3. Set the count off. One of the most important thing you’ll do as a director is start the tune, using what’s called a “count off.” Conductors of “classical” orchestras and ensembles (specifically ensembles without a rhythm section) don’t give a verbal count off, but use a preparatory conducting gesture to start the music. For music that’s based on – and begins with – a rhythmic groove at a carefully designated tempo, this kind of prep beat isn’t sufficient and a verbal count off is essential.
The kind of count off needed for a particular tune based on a variety of factors. Once you decide on the count off, it is essential that you give the identical count off every time, in all rehearsals and performances. In a way, you could look at the director’s actions in conducting the chart an aspect of the performance that needs to be practiced methodically and consistently.
There are several factors affecting the count off:
Tempo: in general, faster tempos need longer count offs than slower tempos. So a medium tempo in 4/4 might need a two bar count off, while one bar might be sufficient for a ballad.
Meter: in a similar way, a meter with fewer beats per bar, such as 2/4, for example, would probably need more measures in the count off than a meter like 4/4 or 6/4. A tune in an odd meter might also need a longer than count off than a more common meter.
Pickups: pieces that start with pickups need to be handled carefully. A pickup that is only a few eighth-notes before the downbeat is usually not a problem. A longer pickup, like the beginning of the standards “What Are You Doing the Rest of Your Life” or “There Is No Greater Love,” requires a careful approach.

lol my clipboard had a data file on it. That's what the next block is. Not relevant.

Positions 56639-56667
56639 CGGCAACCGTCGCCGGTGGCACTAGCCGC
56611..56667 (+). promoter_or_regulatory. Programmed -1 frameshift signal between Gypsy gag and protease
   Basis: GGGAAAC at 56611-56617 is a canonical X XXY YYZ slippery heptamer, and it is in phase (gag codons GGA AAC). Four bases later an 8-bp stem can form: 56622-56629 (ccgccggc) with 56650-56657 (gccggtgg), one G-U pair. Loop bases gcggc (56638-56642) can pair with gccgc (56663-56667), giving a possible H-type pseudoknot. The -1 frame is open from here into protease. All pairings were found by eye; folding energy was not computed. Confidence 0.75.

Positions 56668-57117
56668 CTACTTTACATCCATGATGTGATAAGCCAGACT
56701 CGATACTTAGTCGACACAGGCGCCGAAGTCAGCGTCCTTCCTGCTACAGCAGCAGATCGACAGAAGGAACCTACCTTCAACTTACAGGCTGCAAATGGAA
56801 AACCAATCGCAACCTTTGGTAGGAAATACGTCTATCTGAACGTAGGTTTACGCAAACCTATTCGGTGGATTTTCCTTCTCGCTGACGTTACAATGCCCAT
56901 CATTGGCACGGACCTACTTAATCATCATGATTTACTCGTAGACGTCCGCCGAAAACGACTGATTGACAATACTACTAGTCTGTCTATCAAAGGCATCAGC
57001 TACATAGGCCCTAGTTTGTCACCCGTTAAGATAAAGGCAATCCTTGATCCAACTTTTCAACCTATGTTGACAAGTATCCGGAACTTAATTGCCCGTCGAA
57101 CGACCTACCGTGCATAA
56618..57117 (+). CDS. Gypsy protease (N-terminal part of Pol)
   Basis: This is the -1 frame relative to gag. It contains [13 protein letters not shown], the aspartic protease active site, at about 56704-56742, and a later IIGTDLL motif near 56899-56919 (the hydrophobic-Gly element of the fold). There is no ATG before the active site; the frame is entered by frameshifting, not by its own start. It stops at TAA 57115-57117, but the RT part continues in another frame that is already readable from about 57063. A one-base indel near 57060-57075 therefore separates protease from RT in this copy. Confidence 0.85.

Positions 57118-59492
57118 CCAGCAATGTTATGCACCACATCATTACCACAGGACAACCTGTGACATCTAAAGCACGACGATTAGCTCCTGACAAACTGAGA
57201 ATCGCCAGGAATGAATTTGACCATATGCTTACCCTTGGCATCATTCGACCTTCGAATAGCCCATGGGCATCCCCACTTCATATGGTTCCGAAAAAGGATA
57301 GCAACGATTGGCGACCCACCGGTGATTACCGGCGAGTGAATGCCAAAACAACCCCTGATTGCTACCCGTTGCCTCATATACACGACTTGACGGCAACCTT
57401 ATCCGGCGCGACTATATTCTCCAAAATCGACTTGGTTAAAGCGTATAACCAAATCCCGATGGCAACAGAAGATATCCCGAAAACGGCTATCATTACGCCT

You need to figure out the best way to count off the piece, tell the band exactly how you’ll do it, and then count off the tune that way every time in both rehearsal and performance.
Kicking off (starting) the tune: There is a kind of “ready, set, go” method to follow when you kick the tune off:
- Center yourself in front of the band and get their attention. Your arms are down by your sides. “OK, everybody have their music ready? We’re going to play the tune from the top.”
- Quickly and succinctly describe the count off. “Remember, I’ll give you a two bar count off, then we’re in with the guitar pick ups on beat 4 of the second bar.”
- Lift your arms. Wait for silence (or ask for it).
- Give the count off.
general rehearsal techniques
Here are several important things about rehearsing to keep in mind:
1. Work from big to small. Work first with the most important and musically critical things. Then work at the detail level only when the big things have been taken care of.
Big things include:
- Style and feel
- Tempo and any tempo changes
- The “road map” (formal structure of the arrangement, including any repeat notation)
- Anything that might cause a problem, such as a change in time signature, tempo, style, unusually groove, etc.
Usually, as you work though these big things during the first few rehearsals of the tune, many smaller problems – errors at the detail level – disappear as the players get more comfortable with their parts.
Errors at the detail level include:
- Wrong notes
- Wrong rhythms
- Articulations and dynamics
- Tuning issues specific to the chart (such as the doubling of solo violin with flute in a problematic register in a particular passage) as opposed to overall tuning
Most good players know when they’ve made a mistake and don’t need the director to point it out. When the director immediately points out mistakes early in the rehearsal process, it can damage the players’ morale or the atmosphere of the rehearsal. If wrong notes or rhythms keep happening after the first few readings, then it would be appropriate to correct these errors. There might be a wrong note or rhythm in the part and the player is actually playing what’s written. Part of what you want to check during the initial rehearsal of a tune is that parts are error-free.
At any rate, it’s better to wait and work at the detail level later in the rehearsal process. First, get the tempo, style, and groove happening. Once the tune is coming together – and the players are having fun and playing with musicality and a good groove – then you can dig deeper into the details as needed.